Swine flu plagues Spokane


By Rebekah Frank, Eagle Life Writer

There have been recent increases in H1N1, also known as swine flu, and as this strain of the flu is more contagious than the common cold, students may be more susceptible to it during the beginning of winter quarter.

According to the Spokane Regional Health District, during the months of December and January the number of patients hospitalized for the flu increased by about 60-70 people in Spokane County. Also, the people who are most affected by the flu are between the ages of 50-64, followed by those between the ages of 18-49.

One precautionary step students can take to avoid getting the flu, according to Laurie Hays, EWU Health, Wellness and Prevention Program Coordinator, is to get a flu shot soon. “It takes about two weeks for the immune system to build up,” said Hays.

The Cheney Student Health still has shots available for students, as well as the Rockwood Clinic, and the flu shots are free to full-time Eastern students.

Some other tips to avoid getting sick, according to Hays, are washing your hands frequently, covering your mouth and nose when you sneeze or cough, not letting others use your towels or cup, trying to eat well balanced meals with lots of fruits and vegetables, aiming for 30 minutes of exercise 3-5 days a week and trying to get eight hours of sleep each night.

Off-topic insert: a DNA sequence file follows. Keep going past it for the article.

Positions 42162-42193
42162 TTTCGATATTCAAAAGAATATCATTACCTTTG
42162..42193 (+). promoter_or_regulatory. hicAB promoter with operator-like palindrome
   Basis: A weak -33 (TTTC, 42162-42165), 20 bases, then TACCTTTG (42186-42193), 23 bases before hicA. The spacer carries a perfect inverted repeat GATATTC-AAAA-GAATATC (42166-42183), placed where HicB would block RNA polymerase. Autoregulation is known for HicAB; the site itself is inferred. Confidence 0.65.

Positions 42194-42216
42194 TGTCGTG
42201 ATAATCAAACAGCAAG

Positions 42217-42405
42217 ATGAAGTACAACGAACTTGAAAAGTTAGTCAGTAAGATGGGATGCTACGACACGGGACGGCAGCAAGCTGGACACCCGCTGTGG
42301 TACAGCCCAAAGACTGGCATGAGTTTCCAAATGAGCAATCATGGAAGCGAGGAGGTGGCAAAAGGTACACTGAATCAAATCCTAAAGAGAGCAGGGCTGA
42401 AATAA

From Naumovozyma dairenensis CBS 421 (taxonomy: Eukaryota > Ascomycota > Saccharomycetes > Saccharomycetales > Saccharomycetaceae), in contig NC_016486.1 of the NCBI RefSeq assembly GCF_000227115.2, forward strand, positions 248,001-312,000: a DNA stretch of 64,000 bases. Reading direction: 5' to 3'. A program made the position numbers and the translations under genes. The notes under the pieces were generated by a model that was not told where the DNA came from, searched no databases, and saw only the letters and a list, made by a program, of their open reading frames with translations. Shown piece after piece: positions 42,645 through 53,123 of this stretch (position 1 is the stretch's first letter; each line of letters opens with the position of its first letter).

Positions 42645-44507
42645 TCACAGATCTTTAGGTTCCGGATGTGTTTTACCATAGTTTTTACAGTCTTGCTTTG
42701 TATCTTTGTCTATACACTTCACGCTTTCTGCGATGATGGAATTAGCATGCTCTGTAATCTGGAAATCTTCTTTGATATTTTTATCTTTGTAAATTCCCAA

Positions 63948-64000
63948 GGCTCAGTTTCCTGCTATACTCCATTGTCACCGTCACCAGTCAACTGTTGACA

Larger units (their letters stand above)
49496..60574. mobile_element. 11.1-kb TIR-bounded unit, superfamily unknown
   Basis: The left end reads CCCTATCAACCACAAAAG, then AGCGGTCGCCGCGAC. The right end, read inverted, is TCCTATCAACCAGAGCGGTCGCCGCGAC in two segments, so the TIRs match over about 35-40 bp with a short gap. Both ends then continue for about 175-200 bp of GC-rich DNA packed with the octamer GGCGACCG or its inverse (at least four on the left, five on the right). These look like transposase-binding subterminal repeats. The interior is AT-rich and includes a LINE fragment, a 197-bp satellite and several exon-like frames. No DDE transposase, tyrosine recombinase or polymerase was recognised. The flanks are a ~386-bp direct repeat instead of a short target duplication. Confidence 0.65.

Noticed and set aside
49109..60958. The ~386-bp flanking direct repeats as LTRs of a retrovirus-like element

EWU Student Support and Advocacy Manager, Michelle Helmerick, knows it is hard to stay healthy during this time of the year. She is working with students and their professors to keep students at home when they are sick.

According to Helmerick, if a student has been advised by a healthcare provider to self-isolate, they can call the Dean of Students Office to seek help. The staff members there will contact the student’s professors and give them an absence notice and connect students with additional resources on campus to make sure their health needs are being met.

While this does not excuse the student from class, it does assure the professors that the student is actually sick, which may encourage the professor to work with the student.

For those students who have roommates who are sick, there is a “feel better friend meal” program supported by the EWU Dining Services on campus. All a student has to do is go to the dining hall, show the cashier their student ID and their friend’s student ID and ask for the “feel better friend meal.”

If a student should get sick, Hays would like to encourage them to self-isolate, rest and hydrate to avoid infecting others.

“All it takes is one bug,” said Hays.